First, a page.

The Haunted Tank was a series feature in G.I. Combat from DC Comics. Written and created by great war comics writer Robert Kanigher (SGT ROCK, THE UNKNOWN SOLDIER, THE LOSERS, ENEMY ACE) and illustrated by some guy named Russ Heath, The Haunted Tank was the story of the crew of a World War II Stuart tank–a light reconaissance tank used to scout ahead of tank columns for danger.  The tank’s captain was Jeb Stuart–just like the tank and just like the Confederate general the tank was named for.  The crew were all Southern boys and because of this, the ghost of general J.E.B. Stuart “haunted” the tank, giving his namesake cryptic guidance from the Great Beyond and helping them get through the war alive.  No one but Jeb ever saw the General, and though the crew thought Jeb might be a little crazy, they hung a Confederate battle flag from the tank’s radio antenna in honor of the General’s ghost that seemed to be helping them.

The crew of the Haunted Tank faced a lot of real-world nightmares from the Nazis in the European and African theaters of war and the Japanese in a rare Pacific theater stint.  But they had their share of supernatural danger as well, once in the form of Genghis Khan’s ghost, who battled General Stuart’s ghost while the crew of the Haunted Tank tussled with a Panzer tank that Khan was championing.

People wince when I mention this book; obviously, it’s the Confederate battle flag (which DC needlessly and cowardly erased from their DC SHOWCASE black and white compilations) and the good guys being Southern and helped along by a Southern general.

But if you can get past the historical taboo and look at the story for what it is–a great supernatural war comic–then you can enjoy it and leave the past in the past where it belongs.


 Cable is one of those characters you aren’t supposed to like, simply because he was drawn by an artist who is held in low regard, who I won’t name but his name rhymes with ROB and LIEFELD.  Yes, he was part of a cheesy reboot of NEW MUTANTS, and yes, he was something of a Mary Sue, what with his teleportation (bodysliding) to practically anywhere he wanted, his massive telekinetic powers that dwarfed those of Professor X and Jean Grey combined, and his uncanny tactical mind that always seemed to make the right choices, combat-ically speaking.

But what a lot of the naysayers don’t realize is that even though [That Artist] created the look of Cable, he didn’t create Cable.  That was a gal by the name of Louise Simonson, picking up where a little-known X-MEN writer named Chris Claremont left off.  Claremont introduced us to Nathan Summers, the mutant wünderkind offspring of Scott Summers (Cyclops) and Madelyne Pryor (the Jean Grey clone) in the pages of UNCANNY X-MEN. The kid was sent into the far-flung future to be cured of a techno-organic virus (which eventually claimed his left arm) and to be raised there in safety.  Growns-up Nathan shows back up in NEW MUTANTS #87, calling himself Cable, and proceeds to whip the ever-loving crap out of a villain named Stryfe, who he’s come to stop from creating the future that Cable grew up in.  Cable recruits some of the young mutants for soldiers in his war, along with a few merc types, and forms X-Force, a team that goes on to crush Stryfe and stop the mega-villain Apocalypse from ruining the Earth’s day by destroying it.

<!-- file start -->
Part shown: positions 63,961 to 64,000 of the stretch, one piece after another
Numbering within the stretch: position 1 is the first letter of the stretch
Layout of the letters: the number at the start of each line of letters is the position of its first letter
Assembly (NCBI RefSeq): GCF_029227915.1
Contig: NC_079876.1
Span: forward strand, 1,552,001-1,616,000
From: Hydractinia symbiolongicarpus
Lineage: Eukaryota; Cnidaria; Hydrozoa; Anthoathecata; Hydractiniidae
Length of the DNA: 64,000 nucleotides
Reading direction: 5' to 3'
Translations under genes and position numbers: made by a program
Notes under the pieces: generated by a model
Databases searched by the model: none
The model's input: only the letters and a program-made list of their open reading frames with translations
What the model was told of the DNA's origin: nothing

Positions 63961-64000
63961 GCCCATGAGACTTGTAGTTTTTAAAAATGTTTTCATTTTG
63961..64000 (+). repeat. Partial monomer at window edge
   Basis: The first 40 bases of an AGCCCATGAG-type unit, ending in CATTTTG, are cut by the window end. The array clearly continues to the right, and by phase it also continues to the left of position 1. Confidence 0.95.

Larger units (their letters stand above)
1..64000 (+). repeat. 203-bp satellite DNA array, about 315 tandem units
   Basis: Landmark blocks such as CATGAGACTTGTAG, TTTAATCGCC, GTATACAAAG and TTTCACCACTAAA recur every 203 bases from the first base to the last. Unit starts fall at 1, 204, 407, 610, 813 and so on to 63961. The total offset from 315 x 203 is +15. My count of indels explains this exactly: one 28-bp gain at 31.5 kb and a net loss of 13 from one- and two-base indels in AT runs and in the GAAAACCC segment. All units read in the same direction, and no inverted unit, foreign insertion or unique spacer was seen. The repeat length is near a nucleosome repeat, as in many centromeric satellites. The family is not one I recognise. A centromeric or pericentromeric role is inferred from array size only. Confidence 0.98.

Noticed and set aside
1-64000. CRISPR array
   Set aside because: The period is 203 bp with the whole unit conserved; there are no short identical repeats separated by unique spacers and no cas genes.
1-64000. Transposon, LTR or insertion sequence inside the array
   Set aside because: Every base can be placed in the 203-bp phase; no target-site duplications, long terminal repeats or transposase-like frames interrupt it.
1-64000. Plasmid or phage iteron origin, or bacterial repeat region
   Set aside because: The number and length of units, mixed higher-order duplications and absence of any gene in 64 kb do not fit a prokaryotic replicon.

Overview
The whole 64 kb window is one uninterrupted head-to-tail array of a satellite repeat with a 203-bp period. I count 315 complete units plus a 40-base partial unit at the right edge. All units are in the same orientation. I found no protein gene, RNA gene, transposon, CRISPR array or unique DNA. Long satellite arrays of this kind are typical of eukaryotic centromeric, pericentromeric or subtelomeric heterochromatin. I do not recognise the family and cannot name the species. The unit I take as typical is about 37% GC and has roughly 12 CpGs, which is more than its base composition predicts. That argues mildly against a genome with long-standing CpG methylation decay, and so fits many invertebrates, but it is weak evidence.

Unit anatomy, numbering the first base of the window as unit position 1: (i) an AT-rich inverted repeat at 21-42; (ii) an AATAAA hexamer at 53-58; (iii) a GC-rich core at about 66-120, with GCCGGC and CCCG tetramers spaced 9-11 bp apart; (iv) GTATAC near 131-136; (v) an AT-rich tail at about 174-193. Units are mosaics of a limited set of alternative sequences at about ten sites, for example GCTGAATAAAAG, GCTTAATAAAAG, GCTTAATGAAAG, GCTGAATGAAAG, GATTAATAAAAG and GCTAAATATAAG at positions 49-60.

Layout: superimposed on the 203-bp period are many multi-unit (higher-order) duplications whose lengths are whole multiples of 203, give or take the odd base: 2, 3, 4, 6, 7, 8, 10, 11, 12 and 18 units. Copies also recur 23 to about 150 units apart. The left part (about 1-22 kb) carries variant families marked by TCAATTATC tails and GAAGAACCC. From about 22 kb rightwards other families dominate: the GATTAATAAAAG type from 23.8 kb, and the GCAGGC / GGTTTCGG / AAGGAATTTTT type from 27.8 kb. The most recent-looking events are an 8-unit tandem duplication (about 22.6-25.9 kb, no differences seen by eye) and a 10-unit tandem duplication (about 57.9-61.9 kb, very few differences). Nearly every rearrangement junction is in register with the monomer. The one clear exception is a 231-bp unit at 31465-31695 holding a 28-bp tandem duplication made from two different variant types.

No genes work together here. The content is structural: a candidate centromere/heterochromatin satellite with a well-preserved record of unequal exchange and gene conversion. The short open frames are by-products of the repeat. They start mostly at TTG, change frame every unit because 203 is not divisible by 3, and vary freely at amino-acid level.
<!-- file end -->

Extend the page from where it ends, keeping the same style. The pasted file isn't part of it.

I like the book’s (and character’s) paranoia, the sense of impending doom that always hung over the stories.  You got the sense that if the Cable Company didn’t set things to rights, there would be nothing to set to rights.  Cable already knew what was going to happen to the world–he’d just come from living in the midst of a war zone and freedom-fighting his entire life.  I like those types of “future-warning” characters (Kyle Reese, anyone?) and attempts by present-day heroes to wipe out an undesirable future.  The whole time-travel, undoing-what’s-already-been- done thing gives me a calculus headache that sixty kilos of street-cut of Goody’s or BC powders couldn’t dent, but I still love it, and Cable had it in spades.